If you see some hidden reason for you to accept that idea as true, check it with a magnifying glass.
5. Think rationally

It is very common to accept an idea as true simply because “we feel it to be true” or because we think “reality should work that way.”

A great example of this is what is known as the just world hypothesis , which is the belief that there is a universal force that sooner or later just rewarding people who behave well and punishing misbehaving.

Many people feel that this must be true, that it makes sense that this universal force exists, and following their hunch integrate this hypothesis into their model of reality.

Unfortunately, feeling or wanting something to be in a certain way does not change the functioning of reality.

However much they Hollywood movies in it, in the real world does not always win the good, and if you think about working hard, strive and be a good boy the universe will reward, can you take a big disappointment .

The way to avoid falling into this error and believing something solely based on your emotions and feelings, is to analyze the idea rationally. Use logic to see if it is true, and look for objective data and facts to form an opinion about it.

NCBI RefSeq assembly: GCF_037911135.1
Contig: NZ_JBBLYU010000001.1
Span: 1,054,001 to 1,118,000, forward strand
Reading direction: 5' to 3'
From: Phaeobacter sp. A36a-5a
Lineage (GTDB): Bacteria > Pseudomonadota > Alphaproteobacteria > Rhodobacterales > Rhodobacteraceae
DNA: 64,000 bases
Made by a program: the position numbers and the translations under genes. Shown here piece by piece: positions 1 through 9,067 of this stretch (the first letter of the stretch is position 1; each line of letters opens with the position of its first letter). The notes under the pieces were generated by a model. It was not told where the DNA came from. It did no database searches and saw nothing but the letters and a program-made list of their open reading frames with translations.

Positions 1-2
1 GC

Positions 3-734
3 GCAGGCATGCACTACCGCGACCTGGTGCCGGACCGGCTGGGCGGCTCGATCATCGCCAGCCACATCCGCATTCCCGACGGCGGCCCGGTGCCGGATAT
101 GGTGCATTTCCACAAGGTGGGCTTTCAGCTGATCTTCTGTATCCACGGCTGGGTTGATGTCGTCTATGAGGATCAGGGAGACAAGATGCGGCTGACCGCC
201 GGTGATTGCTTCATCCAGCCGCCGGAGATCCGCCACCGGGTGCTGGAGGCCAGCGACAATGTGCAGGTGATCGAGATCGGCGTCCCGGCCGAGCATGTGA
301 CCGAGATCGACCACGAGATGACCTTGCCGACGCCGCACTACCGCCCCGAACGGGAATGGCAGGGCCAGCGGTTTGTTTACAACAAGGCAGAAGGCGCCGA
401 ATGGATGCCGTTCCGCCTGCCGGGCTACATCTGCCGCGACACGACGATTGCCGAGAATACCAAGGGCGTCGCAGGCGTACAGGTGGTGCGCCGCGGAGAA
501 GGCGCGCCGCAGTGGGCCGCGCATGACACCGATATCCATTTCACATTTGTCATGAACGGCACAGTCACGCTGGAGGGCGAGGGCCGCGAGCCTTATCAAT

Jake Desyllas, podcast The Voluntary Life , has several interesting episodes on this topic. The first is the 243 .

eye! This does not mean that you should completely ignore your intuition. Your intuition is a very useful tool when making decisions. However, when it comes to building your model of the world and evaluating what is true and what is false, it is appropriate that you also use your head
6. Think for yourself

My last advice, which may be the most important, is to think for yourself.

Never believe that something is true just because there are many people who believe it (and not because I tell you so).

Always ask yourself: e s true?

History has proven time and time again that society may be wrong, and that what everyone considered universal truths really were not.